Writer’s cramp, and related conditions, is usually a permanent disability. Advice to use a broad-based pen or a keyboard, or to learn to write with the opposite hand allows most to cope with everyday events, but approximately one patient in 20 will then develop dystonia in the nondominant hand. Drugs (such as benzhexol and diazepam) are rarely of benefit but botulinum toxin injections into the muscles of the affected forearm may help some patients. Electromyography may be used to guide the injections more precisely to the overactive muscles, although the functional benefits of this technique over conventional administration has yet to be clearly demonstrated. Recently some investigators have advocated restraint therapy in the affected limb with the hope that this will lead to a remapping of the sensorimotor cortex back to normal with relief of the focal task-induced dystonia. This therapy remains controversial.
Blepharospasm and oromandibular dystonia (cranial dystonia)
Blepharospasm refers to recurrent spasms of eye closure. Orbicularis oculi forcibly contracts for seconds or minutes, often repetitively and sometimes so frequently as to render the patient functionally blind (Fig. 3). Spasms of eye closure commonly occur while reading or watching television, or in bright light; they often decrease or disappear when the person is alerted or under scrutiny. Oromandibular dystonia refers to recurrent spasms of muscle contraction affecting the mouth, tongue, jaw, larynx, and pharynx, causing spasms of lip protrusion or retraction, jaw closure or opening (Fig. 188.8.131.52), and difficulty in speech and swallowing. Such patients may lacerate their lips and tongue or even dislocate their jaw, and are usually unable to cope with dentures. Speech may take on a characteristic, forced, strained quality, and chewing and swallowing may be impaired.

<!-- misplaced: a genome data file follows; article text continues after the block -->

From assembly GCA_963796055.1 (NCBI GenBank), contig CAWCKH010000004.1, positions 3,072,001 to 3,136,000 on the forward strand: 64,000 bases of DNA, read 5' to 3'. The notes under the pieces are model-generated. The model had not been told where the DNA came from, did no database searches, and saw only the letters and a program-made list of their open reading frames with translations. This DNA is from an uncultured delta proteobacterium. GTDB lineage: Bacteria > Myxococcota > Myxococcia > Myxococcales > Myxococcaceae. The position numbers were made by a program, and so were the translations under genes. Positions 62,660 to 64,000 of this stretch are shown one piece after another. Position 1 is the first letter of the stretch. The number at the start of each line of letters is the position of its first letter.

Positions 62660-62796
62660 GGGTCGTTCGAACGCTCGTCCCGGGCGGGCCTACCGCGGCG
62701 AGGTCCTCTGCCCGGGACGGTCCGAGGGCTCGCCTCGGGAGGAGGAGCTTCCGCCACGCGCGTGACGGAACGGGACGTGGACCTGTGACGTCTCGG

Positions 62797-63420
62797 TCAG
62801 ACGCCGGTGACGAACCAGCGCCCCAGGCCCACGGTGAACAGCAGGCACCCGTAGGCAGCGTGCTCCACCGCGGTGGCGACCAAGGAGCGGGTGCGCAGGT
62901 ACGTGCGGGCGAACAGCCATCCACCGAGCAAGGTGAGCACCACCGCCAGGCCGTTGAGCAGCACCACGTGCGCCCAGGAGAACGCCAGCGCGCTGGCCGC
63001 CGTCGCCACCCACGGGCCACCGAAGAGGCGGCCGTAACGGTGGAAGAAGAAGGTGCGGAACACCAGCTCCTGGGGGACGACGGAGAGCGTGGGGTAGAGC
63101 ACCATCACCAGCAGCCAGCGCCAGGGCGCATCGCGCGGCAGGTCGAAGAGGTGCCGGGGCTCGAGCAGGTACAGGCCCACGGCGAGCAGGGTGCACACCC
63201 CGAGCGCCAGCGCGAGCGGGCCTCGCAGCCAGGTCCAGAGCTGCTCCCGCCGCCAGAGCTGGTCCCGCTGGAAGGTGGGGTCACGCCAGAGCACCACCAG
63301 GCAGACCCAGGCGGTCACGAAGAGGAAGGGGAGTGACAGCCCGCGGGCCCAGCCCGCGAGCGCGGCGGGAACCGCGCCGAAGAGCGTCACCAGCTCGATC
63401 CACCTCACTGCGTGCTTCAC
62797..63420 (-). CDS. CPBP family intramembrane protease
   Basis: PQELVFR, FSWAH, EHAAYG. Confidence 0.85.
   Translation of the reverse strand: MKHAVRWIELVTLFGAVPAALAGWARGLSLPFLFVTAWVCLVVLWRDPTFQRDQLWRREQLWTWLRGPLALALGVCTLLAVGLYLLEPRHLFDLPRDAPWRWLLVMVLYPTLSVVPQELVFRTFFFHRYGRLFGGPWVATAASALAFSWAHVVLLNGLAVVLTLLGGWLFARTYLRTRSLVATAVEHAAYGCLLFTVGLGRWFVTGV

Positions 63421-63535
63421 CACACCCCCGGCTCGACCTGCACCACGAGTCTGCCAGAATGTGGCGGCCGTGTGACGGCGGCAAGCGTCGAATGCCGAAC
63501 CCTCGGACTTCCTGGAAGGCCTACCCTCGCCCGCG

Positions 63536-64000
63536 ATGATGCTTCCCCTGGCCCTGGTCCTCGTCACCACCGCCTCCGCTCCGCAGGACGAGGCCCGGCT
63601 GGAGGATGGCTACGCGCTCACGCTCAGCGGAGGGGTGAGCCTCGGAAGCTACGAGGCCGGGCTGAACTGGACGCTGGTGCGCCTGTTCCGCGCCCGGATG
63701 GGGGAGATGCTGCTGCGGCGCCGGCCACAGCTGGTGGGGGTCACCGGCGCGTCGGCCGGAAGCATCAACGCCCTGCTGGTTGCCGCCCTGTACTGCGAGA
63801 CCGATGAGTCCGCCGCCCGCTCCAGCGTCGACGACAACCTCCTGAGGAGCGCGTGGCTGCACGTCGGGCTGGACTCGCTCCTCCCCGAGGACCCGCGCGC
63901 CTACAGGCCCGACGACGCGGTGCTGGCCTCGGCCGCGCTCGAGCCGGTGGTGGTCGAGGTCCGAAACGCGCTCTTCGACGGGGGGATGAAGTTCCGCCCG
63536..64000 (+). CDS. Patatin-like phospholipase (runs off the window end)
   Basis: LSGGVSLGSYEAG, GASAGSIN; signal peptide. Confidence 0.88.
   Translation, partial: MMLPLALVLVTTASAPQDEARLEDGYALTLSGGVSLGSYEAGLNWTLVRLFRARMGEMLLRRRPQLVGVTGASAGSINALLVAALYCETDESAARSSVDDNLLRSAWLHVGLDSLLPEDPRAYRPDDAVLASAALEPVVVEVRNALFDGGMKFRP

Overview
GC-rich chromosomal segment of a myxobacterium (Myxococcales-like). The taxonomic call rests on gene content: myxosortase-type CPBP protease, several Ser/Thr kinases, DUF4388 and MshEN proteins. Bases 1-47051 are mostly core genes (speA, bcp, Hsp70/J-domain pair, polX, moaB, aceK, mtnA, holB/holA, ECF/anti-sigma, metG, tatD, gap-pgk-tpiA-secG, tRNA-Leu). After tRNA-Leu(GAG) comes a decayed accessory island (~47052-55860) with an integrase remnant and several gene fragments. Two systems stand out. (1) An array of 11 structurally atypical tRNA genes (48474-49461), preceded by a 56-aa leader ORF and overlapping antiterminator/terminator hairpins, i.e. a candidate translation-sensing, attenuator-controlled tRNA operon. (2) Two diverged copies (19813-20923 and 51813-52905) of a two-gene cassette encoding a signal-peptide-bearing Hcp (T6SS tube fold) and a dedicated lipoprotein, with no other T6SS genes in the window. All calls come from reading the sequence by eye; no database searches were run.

These two conditions are closely related, because the patient with blepharospasm may develop oromandibular dystonia and vice versa. The term ‘Brueghel’s syndrome’ is often used when the dominant (or only) feature is a dystonically opened jaw, whereas Meige’s syndrome has blepharospasm as its central feature. Both conditions may occur in generalized torsion dystonia, or result from drugs (often as a tardive dystonia); they also appear in isolation in late life without evident cause.